Hurriyet Daily News, a Turkish newspaper, reported a few years ago here on plans to reconstruct the ancient stadium in Laodicea. Laodicea is known to Bible students from the book of Revelation (1:11; 3:14-22), and from Paul’s epistle to the Colossians.
For I bear him [Epaphras] witness that he has worked hard for you and for those in Laodicea and in Hierapolis. Luke the beloved physician greets you, as does Demas. Give my greetings to the brothers at Laodicea, and to Nympha and the church in her house. And when this letter has been read among you, have it also read in the church of the Laodiceans; and see that you also read the letter from Laodicea. (Colossians 4:13-16 ESV)
Laodicea is located about 100 miles east of Ephesus, five miles from the modern Turkish town of Denizli, and near the popular resort of Pamukkale.
When I first began traveling to visit the sites of the Seven Churches of the book of Revelation, all we could see at Laodicea was the form of the stadium and ruins of a nymphaeum (a fountain house). If we walked across the mound to the north we could see the location of two theaters. That was about it.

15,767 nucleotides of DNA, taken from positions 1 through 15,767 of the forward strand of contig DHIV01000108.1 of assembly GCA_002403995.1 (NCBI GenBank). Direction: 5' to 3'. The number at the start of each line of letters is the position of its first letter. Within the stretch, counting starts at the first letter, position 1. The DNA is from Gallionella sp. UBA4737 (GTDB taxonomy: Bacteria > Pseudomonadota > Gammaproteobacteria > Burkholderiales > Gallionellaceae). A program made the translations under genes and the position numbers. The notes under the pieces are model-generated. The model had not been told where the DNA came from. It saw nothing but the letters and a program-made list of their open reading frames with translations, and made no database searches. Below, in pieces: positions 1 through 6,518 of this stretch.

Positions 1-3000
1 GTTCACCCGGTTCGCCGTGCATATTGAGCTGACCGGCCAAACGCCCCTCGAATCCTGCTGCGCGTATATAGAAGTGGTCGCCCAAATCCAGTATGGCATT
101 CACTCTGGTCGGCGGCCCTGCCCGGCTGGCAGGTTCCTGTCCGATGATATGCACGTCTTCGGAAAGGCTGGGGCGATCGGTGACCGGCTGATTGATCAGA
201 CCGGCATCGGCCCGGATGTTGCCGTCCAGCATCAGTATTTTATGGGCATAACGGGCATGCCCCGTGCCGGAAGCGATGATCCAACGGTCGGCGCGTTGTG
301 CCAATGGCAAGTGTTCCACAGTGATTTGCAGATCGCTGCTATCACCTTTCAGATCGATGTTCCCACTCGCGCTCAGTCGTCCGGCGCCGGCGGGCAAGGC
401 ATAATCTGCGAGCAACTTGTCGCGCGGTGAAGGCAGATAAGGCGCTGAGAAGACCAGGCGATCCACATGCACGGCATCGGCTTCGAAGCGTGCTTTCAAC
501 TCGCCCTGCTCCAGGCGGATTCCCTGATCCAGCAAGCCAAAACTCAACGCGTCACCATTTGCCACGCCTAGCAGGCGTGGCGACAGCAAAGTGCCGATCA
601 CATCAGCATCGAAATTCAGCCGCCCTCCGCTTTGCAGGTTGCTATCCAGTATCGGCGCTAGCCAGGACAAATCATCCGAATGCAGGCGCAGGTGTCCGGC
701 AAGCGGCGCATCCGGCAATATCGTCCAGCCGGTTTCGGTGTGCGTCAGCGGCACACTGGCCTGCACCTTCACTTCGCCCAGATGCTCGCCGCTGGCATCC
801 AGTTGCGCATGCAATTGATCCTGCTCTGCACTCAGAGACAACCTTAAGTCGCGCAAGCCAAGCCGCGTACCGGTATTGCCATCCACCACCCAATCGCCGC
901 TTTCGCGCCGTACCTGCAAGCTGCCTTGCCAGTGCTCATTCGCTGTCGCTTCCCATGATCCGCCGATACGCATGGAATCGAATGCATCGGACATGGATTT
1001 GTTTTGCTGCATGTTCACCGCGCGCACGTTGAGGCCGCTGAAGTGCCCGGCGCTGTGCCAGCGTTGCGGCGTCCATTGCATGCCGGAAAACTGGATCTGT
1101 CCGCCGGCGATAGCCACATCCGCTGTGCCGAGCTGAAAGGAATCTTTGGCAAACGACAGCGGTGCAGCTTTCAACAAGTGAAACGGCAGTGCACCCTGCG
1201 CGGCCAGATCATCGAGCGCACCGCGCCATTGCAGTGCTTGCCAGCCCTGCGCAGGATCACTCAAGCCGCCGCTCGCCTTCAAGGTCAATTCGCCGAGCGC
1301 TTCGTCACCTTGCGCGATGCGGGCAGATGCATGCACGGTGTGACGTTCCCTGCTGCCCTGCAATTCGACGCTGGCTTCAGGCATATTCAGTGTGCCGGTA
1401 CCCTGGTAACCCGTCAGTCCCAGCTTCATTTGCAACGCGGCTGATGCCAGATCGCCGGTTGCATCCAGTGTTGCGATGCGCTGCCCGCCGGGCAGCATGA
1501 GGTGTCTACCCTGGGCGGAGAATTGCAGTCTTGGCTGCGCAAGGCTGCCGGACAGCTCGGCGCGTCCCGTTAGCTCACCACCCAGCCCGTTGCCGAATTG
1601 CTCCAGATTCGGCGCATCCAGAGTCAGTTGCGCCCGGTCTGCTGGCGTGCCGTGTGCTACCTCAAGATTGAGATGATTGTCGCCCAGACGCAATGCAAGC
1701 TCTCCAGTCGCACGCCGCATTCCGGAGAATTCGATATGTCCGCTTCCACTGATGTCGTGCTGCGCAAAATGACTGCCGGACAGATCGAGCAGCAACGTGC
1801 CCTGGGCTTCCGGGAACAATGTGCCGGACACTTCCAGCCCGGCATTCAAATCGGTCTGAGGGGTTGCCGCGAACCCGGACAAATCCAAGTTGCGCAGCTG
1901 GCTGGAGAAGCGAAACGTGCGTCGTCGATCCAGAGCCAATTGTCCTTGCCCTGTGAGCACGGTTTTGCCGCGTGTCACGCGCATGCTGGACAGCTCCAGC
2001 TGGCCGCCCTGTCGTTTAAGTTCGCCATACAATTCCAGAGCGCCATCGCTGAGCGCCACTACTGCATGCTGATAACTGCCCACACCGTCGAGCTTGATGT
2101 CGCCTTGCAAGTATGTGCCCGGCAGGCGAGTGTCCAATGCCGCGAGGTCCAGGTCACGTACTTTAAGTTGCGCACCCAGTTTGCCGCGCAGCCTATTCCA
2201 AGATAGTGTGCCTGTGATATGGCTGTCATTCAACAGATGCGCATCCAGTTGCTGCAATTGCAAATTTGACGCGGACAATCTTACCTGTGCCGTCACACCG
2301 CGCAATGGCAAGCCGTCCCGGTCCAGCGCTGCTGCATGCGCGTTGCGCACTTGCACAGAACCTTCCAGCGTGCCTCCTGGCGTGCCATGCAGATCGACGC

In recent years tourists have seen many new excavations and reconstructions on the north side of the tell, but few walked through the weeds to get to the stadium.
Originally the stadium was an enclosed structure used for gladiatorial games. An inscription tells that a wealthy family dedicated it to Emperor Vespasian (A.D. 69-79) and Emperor Titus (A.D. 79-81). It is said to be the biggest stadium in Anatolia.
Vespasian and Titus are known for their war with the Jews beginning in A.D. 66, and the destruction of Jerusalem in A.D. 70.
Through the years of leading tours to the Bible lands I have observed that some travelers see the land at a particular time of the year and conclude that the land looks like that all years. Big mistake.